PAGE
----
According to Diario Financiero, the lawsuit, filed at the Chilean Court of Defense of Free Competition, lists practices such as deliberate cargo delays and unjustified charges by MSC, which allegedly affected 994 containers on more than 20 different routes, representing some 16,000 tons of fruit.
The accusations suggest blueberries were the main product affected, but they also state that the damage extended to apples, pears, grapes, and citrus. Lawyers representing the Chilean companies said their clients booked their cargo slots months in advance of the export season, but once maritime rates began to rise due to the Covid-19 pandemic restrictions, they said the shipping company decided to prioritise other routes, thus setting aside previous engagements.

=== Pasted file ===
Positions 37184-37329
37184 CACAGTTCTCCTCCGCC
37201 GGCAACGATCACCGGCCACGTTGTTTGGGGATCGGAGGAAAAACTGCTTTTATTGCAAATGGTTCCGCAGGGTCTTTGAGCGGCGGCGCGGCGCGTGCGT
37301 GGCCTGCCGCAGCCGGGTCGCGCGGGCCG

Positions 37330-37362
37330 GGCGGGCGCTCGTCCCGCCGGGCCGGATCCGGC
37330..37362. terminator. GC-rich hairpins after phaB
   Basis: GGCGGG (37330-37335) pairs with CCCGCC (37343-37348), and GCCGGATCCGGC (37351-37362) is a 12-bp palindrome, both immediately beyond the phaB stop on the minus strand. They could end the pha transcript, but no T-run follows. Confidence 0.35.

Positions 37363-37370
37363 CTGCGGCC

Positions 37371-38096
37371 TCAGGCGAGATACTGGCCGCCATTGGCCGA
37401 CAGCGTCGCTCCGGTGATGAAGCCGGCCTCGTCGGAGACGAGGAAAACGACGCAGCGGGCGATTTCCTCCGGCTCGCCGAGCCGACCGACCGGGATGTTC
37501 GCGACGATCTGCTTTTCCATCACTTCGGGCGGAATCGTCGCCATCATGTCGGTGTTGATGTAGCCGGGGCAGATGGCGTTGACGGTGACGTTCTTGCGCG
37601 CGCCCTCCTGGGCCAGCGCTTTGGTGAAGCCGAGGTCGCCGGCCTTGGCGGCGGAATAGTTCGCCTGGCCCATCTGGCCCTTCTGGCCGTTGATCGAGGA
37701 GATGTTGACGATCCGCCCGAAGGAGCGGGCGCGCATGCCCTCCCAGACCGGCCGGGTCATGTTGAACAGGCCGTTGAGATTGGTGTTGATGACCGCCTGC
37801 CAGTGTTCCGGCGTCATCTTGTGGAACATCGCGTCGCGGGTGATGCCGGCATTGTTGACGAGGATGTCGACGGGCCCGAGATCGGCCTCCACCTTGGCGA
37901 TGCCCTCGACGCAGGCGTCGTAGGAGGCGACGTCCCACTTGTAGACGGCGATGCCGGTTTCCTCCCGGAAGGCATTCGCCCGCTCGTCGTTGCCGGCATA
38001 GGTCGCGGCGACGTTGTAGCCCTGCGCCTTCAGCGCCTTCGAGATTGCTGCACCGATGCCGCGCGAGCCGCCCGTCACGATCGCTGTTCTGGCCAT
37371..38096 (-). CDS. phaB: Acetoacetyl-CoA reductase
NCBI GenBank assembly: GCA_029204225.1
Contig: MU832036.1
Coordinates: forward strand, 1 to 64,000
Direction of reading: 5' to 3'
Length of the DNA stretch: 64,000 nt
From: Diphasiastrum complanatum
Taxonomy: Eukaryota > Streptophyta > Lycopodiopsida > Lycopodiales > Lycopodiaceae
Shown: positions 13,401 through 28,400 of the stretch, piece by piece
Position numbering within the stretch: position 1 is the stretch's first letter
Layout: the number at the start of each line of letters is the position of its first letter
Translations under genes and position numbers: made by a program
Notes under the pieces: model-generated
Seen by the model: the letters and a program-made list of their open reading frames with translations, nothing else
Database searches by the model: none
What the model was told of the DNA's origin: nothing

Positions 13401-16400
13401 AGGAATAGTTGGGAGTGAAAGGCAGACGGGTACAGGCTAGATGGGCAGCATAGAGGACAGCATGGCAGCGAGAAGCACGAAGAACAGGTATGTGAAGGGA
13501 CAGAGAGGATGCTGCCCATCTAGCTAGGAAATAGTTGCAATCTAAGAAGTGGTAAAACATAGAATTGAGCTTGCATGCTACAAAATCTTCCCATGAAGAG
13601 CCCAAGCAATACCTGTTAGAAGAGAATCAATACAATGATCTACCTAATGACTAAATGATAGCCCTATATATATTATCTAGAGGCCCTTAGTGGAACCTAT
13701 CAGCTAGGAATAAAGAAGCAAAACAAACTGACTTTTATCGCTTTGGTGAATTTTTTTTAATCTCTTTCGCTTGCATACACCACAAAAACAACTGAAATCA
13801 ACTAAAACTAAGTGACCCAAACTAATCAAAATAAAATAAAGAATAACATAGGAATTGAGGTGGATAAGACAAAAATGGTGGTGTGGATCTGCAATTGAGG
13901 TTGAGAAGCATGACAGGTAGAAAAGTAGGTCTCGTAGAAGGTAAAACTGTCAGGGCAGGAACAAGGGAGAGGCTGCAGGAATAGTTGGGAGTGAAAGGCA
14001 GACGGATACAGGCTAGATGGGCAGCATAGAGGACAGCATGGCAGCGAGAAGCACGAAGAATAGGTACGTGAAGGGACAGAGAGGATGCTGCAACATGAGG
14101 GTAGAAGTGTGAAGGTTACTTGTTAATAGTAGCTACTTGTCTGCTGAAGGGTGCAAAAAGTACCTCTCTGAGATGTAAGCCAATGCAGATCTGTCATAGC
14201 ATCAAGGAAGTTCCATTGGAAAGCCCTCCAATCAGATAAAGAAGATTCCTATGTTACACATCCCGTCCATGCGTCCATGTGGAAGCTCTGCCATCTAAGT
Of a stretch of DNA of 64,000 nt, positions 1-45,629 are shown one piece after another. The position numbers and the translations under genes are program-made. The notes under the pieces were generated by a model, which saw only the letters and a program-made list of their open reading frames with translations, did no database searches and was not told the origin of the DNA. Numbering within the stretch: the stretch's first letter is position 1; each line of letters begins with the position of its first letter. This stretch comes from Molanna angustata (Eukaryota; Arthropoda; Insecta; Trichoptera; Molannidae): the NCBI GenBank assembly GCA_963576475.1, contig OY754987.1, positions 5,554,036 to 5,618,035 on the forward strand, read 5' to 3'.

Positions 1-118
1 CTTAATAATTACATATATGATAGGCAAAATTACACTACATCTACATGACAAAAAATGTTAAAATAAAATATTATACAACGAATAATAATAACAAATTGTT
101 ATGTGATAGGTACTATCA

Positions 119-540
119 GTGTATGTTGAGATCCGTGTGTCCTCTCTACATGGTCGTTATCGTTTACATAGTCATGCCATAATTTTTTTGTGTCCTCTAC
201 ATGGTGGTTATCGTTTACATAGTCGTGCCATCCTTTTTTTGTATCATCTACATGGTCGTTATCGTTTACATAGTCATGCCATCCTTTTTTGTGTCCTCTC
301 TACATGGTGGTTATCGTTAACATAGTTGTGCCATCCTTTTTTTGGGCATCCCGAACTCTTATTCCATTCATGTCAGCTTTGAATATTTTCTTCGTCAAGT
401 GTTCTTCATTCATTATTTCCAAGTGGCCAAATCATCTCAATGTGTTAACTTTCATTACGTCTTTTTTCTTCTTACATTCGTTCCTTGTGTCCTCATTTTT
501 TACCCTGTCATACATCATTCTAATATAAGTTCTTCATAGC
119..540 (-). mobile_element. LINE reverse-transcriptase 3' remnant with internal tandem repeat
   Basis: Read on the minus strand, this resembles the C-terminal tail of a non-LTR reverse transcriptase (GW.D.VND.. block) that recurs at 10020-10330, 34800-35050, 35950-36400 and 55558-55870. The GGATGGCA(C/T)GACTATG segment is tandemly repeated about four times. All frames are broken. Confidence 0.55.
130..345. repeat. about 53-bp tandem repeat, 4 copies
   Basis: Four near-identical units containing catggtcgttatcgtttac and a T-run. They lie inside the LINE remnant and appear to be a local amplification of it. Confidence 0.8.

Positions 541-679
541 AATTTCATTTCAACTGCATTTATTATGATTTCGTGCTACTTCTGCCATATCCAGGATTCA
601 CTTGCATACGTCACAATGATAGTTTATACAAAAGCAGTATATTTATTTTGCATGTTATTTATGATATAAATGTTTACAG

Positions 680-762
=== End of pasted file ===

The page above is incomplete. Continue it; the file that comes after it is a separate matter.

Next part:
Diario Financiero quotes the exporters as saying: “MSC, leveraged on the contracts it had closed, and with the certainty that it would continue to obtain the income from such contracts, deliberately chose to exploit other businesses to the detriment of our clients, altering the routes and the number of stops on the routes required by them, which it was able to do without any counterweight or risk of being disciplined, only because of the captive situation in which they found themselves”.
MSC also allegedly charged the fruit companies for over-stays in the ports of destination, which lawyers acting for the fruit companies insist were already applied in advance, even without the certainty that they would take place.